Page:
In the community of Göteborg (population, 440 000), as of December 31, 1994, there were 32298 men alive who had been born between January 1, 1930, and December 31, 1944. After permission was obtained from the ethical committee, with the aid of the Swedish Population Registry, 10 000 men from this group (aged 50–65 years) were randomized by computer to prostate cancer screening and 10 000 men were randomized to serve as the control group. Men with prevalent prostate cancer were excluded, resulting in an intervention group of 9972 men and a control group of 9973 ().
Study design. See the “Methods” section for details. PSA indicates prostate-specific antigen.
The screening group received first-time invitations for PSA testing from January 1995 to December 1996. Serum was separated from blood tells, frozen, and stored at −20°C within 3 hours. The PSA was measured (Delfia Prostatus PSA F/T Dual Assay; Perkin Elmer Life Sciences, Turku, Finland) within 2 weeks from sample collection and less than 3 hours after thawing, Free and complex PSA forms are detected in an equimolar fashion by this assay. The lower limit of detection is 0.05 ng/mL; coefficients of variation are 13.9% at low (0.34 ng/mL), 5.6% at medium (2.30 ng/mL), and 5.5% at high (20.60 ng/mL) PSA levels. Men with PSA levels less than 3.00 ng/mL were not further studied, while men with PSA levels of 3.00 ng/mL or more were invited for further workup by an experienced urologist, consisting of digital rectal examination (DRE), transrectal ultrasound, and laterally directed sextant biopsies.6
Men with benign results of biopsies and PSA levels of 7.00 ng/mL or more were invited for new PSA testing after 6 months, and repeat biopsies were offered when PSA levels remained elevated.
Men with PSA levels less than 3.00 ng/mL and men with benign results of biopsies were invited for repeated PSA-based screening after 2 years (during 1997 and 1998), after 4 years (during 1999 and 2000), and after 6 years (during 2001 and 2002). Invitations for the second and fourth rounds of screening followed the same algorithm as the first. In the third round of screening, men with PSA levels less than 1.00 ng/mL during the second round of screening were not invited, The reason for this was that none of the 2950 men with PSA levels less than 1.00 ng/mL in the first round were found to have PSA levels greater than 3.00 ng/mL during the second round. However, the PSA cutoff that resulted in further investigations was lowered from 3.00 to 2.54 ng/mL for consistency within the European Randomized Screening Study for Prostate Cancer. Therefore, men with negative results of biopsies and persistently elevated PSA levels in the subsequent biennial testing may have been invited for biopsy up to 4 times during 7 to 8 years.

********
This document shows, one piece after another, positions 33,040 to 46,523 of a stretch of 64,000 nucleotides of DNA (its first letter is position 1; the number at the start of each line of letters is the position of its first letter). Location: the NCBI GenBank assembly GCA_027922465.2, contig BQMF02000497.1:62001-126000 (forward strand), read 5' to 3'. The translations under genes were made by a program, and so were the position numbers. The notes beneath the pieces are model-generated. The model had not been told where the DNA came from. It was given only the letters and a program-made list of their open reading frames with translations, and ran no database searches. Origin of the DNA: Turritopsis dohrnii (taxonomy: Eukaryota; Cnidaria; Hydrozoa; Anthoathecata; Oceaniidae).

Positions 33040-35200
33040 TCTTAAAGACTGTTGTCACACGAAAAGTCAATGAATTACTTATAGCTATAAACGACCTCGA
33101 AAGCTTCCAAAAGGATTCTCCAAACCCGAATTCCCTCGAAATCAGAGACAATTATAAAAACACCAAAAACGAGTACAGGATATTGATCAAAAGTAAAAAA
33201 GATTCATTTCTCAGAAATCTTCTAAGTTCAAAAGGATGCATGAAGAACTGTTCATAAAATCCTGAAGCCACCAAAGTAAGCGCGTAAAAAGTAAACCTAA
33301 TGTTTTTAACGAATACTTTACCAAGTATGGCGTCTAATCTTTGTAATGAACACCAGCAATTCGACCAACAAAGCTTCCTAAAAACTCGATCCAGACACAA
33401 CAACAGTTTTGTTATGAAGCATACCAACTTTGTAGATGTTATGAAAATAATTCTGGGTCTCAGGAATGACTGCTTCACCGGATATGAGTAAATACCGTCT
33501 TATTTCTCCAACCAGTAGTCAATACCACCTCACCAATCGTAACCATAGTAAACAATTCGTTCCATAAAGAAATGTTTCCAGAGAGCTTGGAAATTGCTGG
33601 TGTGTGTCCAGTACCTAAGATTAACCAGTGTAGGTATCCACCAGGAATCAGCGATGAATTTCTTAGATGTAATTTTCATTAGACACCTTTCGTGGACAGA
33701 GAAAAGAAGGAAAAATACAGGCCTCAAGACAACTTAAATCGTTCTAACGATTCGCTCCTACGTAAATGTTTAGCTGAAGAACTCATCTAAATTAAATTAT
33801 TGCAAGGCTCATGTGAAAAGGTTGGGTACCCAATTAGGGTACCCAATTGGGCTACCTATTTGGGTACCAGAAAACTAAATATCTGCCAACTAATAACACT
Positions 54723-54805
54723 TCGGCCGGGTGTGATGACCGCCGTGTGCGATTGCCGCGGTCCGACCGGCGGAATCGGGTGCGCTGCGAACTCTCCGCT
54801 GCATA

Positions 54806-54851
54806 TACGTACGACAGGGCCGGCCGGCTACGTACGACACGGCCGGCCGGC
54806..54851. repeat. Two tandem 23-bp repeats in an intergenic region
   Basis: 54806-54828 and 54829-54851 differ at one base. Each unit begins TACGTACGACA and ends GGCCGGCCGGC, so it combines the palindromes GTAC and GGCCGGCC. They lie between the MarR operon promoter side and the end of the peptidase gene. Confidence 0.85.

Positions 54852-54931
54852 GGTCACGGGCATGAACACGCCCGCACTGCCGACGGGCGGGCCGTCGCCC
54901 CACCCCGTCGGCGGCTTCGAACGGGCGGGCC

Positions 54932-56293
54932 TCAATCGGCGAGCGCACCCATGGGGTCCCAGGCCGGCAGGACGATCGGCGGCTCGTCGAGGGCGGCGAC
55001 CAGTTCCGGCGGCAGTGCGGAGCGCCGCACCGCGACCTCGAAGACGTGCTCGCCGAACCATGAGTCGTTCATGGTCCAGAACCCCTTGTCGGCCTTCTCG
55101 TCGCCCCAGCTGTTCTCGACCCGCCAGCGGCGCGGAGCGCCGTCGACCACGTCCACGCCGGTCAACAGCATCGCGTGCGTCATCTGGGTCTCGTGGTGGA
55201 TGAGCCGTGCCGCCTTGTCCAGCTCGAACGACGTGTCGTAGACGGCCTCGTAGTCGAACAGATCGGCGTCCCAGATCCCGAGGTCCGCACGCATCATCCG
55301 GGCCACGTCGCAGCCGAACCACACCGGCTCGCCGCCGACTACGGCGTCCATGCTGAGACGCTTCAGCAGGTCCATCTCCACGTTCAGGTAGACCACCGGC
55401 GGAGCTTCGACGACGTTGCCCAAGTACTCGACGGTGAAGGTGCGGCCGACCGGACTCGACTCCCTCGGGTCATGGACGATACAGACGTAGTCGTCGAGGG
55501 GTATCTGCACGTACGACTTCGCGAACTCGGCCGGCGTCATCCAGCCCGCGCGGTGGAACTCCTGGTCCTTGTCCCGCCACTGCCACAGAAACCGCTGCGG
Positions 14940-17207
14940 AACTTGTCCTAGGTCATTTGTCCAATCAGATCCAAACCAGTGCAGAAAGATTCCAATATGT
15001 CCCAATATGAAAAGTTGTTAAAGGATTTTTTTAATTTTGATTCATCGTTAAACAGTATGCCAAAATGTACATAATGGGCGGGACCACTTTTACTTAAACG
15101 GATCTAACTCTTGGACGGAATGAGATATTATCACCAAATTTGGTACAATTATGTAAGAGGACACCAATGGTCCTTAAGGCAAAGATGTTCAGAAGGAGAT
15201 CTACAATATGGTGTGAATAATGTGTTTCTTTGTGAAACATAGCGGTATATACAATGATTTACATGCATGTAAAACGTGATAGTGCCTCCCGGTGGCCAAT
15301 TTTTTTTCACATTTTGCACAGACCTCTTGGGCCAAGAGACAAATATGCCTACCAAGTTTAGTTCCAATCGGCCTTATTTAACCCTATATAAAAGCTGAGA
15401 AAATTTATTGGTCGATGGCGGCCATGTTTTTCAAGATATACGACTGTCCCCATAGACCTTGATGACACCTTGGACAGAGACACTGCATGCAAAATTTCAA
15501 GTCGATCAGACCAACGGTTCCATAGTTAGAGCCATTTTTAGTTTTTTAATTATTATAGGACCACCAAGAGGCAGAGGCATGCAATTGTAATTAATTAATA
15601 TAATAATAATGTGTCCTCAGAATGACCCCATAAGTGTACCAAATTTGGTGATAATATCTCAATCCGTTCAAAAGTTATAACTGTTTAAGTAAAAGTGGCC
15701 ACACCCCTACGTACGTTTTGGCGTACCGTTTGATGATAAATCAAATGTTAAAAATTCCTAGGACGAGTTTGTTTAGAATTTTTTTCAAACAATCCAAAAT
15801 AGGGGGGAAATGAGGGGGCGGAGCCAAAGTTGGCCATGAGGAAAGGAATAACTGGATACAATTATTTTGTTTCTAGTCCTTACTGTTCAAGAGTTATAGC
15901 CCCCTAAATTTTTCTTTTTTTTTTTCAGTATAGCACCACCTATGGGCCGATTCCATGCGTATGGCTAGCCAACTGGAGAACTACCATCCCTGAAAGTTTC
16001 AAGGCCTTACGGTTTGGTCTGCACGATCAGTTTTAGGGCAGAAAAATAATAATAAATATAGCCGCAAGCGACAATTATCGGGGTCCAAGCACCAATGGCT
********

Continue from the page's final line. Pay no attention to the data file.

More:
The present study is based on all 5855 men who participated in the first screening round in 1995 and 1996. The cancer detection rates have been related to their baseline PSA level measured in 1995 and 1996. To ensure inclusion of all cancer cases diagnosed outside the screening program (ie, interval cancers or “wild” extra screening), the study data were cross-matched against the regional cancer registry to identify and include any interval cancers diagnosed up to July 1, 2003.
Projected cumulative estimates of the risk of being diagnosed as having prostate cancer were calculated with the Kaplan-Meier method, and the difference between groups was tested with the Mantel-Cox log-rank test.